Stem cells are usually harnessed for this purpose because they are qualified as unspecialized cells. This means to say they are capable of producing other types of cells provided you stimulate them the right way. 

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The printer will deposit the different types of cells and do that in the correct order. What most researches found out is that some types of human cells come with the amazing ability to conduct self-organization when they are deposited. This proves to be an amazing help in the process of bioprinting a human organ.  

Bioprinter machines are a type of 3D printer, and their primary purpose is to make living tissue. In the bioprinting process, one of the printer heads will print out the hydrogel to form a scaffold. Another printer head will print out thousands of cells incorporated into tiny droplets. After forming the desired structure, the scaffold hydrogel can be taken off by peeling away. In the case that it is water-soluble, then it can be washed away instead. Biodegradable scaffolds are also considered as a practical option to have since they will easily breakdown once inside a living body.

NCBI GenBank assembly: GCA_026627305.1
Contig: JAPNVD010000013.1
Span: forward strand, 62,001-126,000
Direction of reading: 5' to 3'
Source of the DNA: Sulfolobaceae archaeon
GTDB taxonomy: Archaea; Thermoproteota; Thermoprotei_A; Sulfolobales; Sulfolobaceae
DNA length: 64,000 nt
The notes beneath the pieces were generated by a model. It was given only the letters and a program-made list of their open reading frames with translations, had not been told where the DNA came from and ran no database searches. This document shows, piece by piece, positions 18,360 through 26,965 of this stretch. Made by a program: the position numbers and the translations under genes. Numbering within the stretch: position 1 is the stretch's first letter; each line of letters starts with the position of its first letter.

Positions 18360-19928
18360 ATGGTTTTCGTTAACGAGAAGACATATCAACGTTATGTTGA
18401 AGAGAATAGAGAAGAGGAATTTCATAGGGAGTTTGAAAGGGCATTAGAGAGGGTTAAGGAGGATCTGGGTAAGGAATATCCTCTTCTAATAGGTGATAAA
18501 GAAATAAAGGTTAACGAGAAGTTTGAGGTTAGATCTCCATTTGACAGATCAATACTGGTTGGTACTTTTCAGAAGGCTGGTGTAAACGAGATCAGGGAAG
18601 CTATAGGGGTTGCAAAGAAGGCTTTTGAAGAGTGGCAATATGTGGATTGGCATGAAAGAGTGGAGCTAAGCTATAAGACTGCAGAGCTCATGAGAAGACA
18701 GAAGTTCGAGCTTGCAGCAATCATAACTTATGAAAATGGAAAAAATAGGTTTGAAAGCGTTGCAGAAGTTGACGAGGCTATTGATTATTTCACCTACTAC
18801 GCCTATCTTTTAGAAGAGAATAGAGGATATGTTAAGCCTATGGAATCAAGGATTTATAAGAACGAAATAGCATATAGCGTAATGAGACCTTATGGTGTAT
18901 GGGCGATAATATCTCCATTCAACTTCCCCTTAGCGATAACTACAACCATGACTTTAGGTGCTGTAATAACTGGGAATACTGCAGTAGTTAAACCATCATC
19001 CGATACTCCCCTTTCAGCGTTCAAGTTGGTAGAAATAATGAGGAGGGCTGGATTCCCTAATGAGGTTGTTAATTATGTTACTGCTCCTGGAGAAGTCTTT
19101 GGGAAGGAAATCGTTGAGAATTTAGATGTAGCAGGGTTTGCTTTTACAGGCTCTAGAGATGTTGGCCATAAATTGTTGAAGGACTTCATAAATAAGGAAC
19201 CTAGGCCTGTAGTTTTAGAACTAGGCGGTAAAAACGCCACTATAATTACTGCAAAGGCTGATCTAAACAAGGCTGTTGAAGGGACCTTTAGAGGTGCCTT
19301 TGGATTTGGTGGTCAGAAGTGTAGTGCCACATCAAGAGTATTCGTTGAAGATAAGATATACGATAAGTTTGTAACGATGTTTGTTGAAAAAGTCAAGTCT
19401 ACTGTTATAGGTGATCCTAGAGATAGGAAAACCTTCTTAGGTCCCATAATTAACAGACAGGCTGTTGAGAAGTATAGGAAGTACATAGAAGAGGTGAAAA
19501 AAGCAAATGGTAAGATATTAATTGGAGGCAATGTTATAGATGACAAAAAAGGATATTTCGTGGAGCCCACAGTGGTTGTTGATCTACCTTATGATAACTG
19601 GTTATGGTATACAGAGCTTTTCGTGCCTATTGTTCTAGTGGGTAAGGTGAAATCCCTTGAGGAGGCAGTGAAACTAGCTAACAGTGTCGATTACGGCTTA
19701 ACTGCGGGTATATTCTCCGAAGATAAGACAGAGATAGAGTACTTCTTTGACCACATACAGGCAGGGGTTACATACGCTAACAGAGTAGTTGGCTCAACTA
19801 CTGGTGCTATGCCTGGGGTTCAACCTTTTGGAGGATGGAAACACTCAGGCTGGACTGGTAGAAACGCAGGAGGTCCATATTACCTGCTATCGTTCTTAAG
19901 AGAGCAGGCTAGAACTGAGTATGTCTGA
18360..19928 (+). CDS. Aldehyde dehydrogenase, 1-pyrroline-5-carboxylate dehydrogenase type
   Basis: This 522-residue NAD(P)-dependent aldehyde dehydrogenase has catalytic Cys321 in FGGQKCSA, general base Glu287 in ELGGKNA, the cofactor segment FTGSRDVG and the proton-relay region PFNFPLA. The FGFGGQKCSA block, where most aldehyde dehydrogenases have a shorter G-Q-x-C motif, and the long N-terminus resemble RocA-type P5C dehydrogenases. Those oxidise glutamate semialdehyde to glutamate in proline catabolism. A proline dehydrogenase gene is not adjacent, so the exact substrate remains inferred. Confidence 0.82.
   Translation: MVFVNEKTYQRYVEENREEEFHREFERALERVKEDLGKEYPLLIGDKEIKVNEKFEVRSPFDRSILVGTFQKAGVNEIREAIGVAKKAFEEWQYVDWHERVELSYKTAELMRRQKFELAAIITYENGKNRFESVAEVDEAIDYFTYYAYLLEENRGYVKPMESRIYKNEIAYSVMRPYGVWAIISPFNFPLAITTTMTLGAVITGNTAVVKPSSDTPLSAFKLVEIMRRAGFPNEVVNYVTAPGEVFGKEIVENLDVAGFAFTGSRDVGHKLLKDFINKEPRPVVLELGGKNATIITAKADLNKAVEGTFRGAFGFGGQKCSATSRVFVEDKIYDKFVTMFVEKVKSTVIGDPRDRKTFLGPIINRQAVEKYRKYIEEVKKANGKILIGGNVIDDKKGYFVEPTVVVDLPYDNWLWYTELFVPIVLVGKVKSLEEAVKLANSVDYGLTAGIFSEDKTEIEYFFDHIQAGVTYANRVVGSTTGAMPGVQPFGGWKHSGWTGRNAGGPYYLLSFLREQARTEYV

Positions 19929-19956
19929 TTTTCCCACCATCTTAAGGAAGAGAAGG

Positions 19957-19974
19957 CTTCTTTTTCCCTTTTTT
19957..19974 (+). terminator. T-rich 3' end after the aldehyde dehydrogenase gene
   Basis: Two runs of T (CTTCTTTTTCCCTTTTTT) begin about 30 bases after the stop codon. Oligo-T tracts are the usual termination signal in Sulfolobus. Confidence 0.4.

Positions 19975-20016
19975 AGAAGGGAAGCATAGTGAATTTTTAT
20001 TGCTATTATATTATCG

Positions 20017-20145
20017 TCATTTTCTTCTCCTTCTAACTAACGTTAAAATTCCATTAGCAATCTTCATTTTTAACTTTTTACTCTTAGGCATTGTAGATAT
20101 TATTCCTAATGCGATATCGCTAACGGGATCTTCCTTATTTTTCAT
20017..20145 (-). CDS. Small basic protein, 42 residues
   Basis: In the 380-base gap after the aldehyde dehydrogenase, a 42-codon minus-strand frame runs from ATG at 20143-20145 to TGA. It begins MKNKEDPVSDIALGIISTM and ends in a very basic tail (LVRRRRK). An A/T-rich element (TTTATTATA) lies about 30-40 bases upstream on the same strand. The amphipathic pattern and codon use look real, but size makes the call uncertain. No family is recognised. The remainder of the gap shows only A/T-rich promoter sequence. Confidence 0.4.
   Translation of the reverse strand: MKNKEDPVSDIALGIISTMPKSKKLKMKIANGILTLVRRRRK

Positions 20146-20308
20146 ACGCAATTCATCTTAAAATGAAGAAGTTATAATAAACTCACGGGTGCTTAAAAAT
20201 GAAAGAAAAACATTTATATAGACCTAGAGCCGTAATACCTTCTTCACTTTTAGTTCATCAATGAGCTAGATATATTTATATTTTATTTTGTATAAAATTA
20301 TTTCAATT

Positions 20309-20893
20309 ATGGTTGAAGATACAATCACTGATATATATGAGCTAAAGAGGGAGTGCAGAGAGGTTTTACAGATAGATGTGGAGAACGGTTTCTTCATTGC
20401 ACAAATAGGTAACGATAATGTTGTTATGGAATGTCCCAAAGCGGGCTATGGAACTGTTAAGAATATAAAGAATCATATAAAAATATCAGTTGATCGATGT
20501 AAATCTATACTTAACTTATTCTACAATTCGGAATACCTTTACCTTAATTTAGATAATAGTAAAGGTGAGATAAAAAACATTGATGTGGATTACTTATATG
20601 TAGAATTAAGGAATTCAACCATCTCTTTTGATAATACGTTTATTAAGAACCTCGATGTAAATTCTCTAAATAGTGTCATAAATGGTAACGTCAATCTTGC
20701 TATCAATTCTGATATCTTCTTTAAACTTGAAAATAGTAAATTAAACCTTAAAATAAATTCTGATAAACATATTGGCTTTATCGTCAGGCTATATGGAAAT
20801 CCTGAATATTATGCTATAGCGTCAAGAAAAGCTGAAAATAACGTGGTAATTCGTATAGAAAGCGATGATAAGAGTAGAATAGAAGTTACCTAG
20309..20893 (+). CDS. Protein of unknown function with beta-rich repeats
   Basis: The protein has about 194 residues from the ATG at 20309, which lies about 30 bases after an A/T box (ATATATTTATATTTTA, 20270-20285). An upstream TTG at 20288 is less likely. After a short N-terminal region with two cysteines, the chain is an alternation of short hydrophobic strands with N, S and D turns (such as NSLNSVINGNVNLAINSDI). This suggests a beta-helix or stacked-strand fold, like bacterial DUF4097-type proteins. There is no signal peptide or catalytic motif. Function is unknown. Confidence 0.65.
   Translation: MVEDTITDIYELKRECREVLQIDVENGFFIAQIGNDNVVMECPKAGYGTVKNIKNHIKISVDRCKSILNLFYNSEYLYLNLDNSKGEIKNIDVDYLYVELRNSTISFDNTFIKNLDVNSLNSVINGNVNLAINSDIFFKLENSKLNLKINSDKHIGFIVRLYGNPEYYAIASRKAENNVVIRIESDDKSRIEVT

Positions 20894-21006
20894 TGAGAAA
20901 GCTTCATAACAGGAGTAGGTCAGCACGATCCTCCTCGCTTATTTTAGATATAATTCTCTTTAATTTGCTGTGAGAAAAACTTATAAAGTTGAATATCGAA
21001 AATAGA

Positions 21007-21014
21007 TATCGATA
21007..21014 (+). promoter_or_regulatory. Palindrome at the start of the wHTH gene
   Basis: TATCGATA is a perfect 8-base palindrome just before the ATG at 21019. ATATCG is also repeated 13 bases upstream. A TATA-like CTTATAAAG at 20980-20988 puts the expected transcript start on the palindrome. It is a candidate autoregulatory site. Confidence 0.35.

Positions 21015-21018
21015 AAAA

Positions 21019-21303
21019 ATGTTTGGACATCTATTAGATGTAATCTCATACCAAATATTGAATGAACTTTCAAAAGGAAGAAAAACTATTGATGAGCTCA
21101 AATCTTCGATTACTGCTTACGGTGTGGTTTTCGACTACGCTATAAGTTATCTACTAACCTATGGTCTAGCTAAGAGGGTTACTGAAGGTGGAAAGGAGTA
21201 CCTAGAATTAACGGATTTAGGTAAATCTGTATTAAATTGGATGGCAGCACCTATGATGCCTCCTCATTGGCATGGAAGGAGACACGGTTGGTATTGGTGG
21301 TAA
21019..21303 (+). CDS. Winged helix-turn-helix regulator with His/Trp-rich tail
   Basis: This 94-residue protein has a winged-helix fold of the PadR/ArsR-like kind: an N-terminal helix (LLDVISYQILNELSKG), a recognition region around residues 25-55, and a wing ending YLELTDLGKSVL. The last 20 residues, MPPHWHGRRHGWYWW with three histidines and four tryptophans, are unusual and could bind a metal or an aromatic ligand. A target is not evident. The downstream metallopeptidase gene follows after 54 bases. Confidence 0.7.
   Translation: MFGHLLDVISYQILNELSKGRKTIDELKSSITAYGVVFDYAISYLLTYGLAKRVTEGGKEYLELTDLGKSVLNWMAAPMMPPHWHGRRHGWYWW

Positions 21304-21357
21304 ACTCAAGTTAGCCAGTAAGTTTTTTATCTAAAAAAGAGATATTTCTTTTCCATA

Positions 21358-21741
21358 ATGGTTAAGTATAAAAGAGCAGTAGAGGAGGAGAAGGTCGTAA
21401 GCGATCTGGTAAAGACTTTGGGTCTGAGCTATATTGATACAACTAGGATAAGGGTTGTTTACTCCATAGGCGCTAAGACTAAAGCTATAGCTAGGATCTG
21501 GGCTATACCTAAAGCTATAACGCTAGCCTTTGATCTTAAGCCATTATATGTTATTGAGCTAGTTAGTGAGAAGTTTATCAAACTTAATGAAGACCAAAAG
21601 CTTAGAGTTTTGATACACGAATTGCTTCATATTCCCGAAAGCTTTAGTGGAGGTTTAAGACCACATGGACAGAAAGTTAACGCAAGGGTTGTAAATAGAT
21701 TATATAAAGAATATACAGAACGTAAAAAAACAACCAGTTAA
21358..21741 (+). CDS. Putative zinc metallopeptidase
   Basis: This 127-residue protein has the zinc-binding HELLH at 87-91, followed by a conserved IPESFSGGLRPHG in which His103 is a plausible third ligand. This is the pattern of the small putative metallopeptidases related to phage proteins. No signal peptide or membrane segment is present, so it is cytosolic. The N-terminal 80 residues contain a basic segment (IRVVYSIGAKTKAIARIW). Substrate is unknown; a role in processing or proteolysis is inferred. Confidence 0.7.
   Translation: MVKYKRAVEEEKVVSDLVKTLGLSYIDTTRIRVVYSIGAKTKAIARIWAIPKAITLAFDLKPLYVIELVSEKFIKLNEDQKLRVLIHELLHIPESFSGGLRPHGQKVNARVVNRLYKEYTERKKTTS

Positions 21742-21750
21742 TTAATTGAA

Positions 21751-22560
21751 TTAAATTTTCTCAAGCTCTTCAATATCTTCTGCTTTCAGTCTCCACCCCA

Bioprinting Challenges

To produce a human organ that can be used for transplantation purposes is a difficult, herculean task. Human organs are complex structures. Usually, they are composed of different types of cells and the tissues that make them up are arranged in a very specific pattern. 

Human organs are also being formed during the embryonic development. At this point, they are being equipped with a chemical signaling system that makes it possible for them to develop their fine structures, and their collective behavior is properly developed. This element is what’s making the natural human organ distinct from 3D printed or artificially made organs.